Sex-dimorph colored Thuringian Selfs: The cock
coloring of the grizzles in the AOC class?
A sexual dimorphism with differently colored cocks
and hens was proved in the 1930s and 1940s by W.F. Hollander for the
gene Faded. The discovery led to the Texan breed. Due to sex, cocks
have the hereditary factor 'Faded' twice, hens only single. This
causes the much stronger lightening of cocks.
Fig. 1: Auto-Sex
colored Texans, on the left a homozygous faded cock and on the right
the corresponding hen color for a blue hemizygous faded hen
An allele of
Faded, a gene with a similar effect at the same gene-locus, appears
to have existed in the Thuringian Forest a century earlier. This can
be taken from a report in the 'Gartenlaube' by Ludwig Storch in
1856. In his report on the country and people, he names the colors
most valued in Ruhla in the Thuringian Forest. These include colors
with similar names to those found in today's Thuringian Selfs.
Inheritance occurs in the main color varieties according to the same
pattern like at Texans (Andreas Leiß). The color effect of the
hereditary factor called 'Frosty' is only weaker. Cocks of the
Thuringian based on blue bar individuals are similarly lightened in
homozygous Frosty like hemizygous females of the Texans. Females
that only have the frosty factor due to their sex single are not or
only slightly changed in coloration. In the case of the cocks,
homozygous cocks are called blue ground colored, the females blue.
They also exist, not listed in the standard, on the basis of
blue-check pattern. In the case of the cocks, the checks stand out
slightly in the shield. Breeders call them grey-ground colored, the
hemizygous females remain blue checkered.
Fig. 2: Blue
Ground Colored cock and Blue Bar hen (hemizygous with only single
factor expression for Frosty).
Fig. 3: 1,0
Grey Ground Colored cock with a shell crest (Thomas Oschmann) and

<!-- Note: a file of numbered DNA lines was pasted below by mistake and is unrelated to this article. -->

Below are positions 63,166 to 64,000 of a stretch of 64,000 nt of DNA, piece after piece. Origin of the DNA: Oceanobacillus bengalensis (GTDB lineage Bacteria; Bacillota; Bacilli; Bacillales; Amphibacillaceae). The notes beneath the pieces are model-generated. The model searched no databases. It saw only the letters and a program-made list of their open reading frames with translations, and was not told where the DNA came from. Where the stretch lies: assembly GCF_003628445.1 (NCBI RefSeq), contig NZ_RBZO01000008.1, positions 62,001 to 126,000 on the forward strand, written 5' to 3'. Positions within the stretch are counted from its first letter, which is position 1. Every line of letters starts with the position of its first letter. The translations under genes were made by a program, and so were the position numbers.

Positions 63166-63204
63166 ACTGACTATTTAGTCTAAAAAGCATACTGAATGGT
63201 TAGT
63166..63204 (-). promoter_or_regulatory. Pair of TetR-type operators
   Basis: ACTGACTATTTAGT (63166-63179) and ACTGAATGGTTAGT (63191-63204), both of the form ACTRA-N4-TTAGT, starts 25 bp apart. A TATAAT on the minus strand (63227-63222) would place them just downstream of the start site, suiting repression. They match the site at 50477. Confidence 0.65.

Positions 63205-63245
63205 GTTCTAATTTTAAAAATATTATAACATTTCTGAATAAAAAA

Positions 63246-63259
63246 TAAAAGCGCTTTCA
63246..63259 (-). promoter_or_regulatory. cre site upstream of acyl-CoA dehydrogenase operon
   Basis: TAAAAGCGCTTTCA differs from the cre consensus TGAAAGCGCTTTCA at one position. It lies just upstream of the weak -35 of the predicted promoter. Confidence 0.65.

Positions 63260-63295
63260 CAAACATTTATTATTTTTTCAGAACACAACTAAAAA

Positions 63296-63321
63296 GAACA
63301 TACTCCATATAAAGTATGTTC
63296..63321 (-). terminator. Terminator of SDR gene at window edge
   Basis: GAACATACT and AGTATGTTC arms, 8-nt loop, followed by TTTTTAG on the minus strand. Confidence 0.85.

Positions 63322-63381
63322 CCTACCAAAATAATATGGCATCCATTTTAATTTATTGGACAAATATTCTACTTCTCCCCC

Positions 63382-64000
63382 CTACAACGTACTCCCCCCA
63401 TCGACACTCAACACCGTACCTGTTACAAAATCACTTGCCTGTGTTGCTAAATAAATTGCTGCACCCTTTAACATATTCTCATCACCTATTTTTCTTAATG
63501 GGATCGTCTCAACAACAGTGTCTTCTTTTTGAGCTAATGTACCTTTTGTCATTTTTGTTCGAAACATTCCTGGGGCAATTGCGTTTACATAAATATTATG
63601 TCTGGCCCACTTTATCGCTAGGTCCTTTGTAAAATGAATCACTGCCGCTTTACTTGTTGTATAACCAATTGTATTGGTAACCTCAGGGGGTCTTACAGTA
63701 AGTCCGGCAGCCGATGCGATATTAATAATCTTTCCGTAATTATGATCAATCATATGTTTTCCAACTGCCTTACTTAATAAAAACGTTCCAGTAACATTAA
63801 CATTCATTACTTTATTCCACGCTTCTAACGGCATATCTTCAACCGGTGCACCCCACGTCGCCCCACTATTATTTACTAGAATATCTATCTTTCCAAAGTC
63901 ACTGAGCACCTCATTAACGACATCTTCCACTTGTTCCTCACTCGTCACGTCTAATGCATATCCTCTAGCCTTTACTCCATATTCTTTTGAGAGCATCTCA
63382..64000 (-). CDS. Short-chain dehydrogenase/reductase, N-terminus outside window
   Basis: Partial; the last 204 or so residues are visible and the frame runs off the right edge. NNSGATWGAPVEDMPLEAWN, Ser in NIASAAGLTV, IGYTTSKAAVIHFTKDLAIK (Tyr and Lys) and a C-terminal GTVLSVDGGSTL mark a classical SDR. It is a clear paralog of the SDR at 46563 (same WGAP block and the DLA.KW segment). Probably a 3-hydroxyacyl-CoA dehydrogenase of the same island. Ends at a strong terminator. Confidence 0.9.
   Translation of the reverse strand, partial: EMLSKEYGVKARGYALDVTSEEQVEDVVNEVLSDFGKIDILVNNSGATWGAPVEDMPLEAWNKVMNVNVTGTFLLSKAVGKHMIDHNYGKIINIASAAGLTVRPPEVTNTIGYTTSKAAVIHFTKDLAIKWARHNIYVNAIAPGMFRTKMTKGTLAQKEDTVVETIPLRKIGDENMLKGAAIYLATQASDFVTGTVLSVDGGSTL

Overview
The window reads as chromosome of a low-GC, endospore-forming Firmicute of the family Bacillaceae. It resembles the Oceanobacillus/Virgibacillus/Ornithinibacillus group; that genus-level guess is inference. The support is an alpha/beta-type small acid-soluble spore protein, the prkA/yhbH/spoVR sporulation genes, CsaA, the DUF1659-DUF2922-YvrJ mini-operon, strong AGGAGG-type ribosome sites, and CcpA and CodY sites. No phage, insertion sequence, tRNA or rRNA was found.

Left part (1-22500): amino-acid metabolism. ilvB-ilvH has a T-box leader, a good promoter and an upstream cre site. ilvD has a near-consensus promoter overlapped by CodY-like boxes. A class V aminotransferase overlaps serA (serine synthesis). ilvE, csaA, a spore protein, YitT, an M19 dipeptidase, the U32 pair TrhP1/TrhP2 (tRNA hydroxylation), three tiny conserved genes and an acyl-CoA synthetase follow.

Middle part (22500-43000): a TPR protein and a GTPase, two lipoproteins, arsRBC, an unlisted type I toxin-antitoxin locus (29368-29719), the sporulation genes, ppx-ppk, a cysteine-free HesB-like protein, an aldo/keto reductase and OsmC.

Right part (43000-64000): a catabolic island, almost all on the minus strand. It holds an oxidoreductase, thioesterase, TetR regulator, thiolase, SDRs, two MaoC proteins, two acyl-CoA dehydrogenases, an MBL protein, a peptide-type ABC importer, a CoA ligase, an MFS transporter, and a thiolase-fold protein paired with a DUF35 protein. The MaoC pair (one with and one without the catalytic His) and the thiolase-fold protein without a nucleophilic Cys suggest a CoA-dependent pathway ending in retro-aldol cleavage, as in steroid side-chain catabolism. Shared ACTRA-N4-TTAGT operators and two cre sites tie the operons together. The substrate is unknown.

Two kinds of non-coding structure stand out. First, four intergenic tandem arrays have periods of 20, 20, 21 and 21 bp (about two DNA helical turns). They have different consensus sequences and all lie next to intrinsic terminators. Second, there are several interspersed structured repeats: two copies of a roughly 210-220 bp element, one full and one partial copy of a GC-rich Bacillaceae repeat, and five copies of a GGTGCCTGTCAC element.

Blue Check hen (Walter Hunger)
In the dilution one calls cocks, with genetically
bar pattern, Light Ground Colored ones. In the case of check
pattern, they are Yellow Ground Colored, the patterns are visible in
the shield. The diluted females are silver in bar pattern, and
larked as a counterpart to the yellow ground-colored in the
checkered ones. The yellow crescent on the chest indicates Lark
Bronze appears to be involved. This can be seen in the non-diluted
colors in the brown-red 'noster' there. The yellow color of the
patterns on the diluted colored cocks is surprising.
Fig. 4: Light
Ground Colored cock and silver hen from Frank Zetzsche (hemizygous
with only single factor expression for Frosty).
Fig. 5: Yellow
Ground Colored cock and Larked hen (hemizygous with only single
factor expression for Frosty).
did not receive a standard until 1951. In addition to the blue-,
light- and yellow-ground color classes that only apply to cocks,
silver bar, lark, blue bar, blue checkered and owls (grizzle) were
initially recognized for both cocks and hens. During a revision of
the standard, the peculiarity of gender-linkage, which was also
noticed in Germany at the time with the Texans, was partly taken
into account: the blue grounded, light- and yellow-grounded cocks
were assigned the hen colors blue, blue check, silver and lark. All
other colors, with the exception of the 'owl-like' (grizzles), were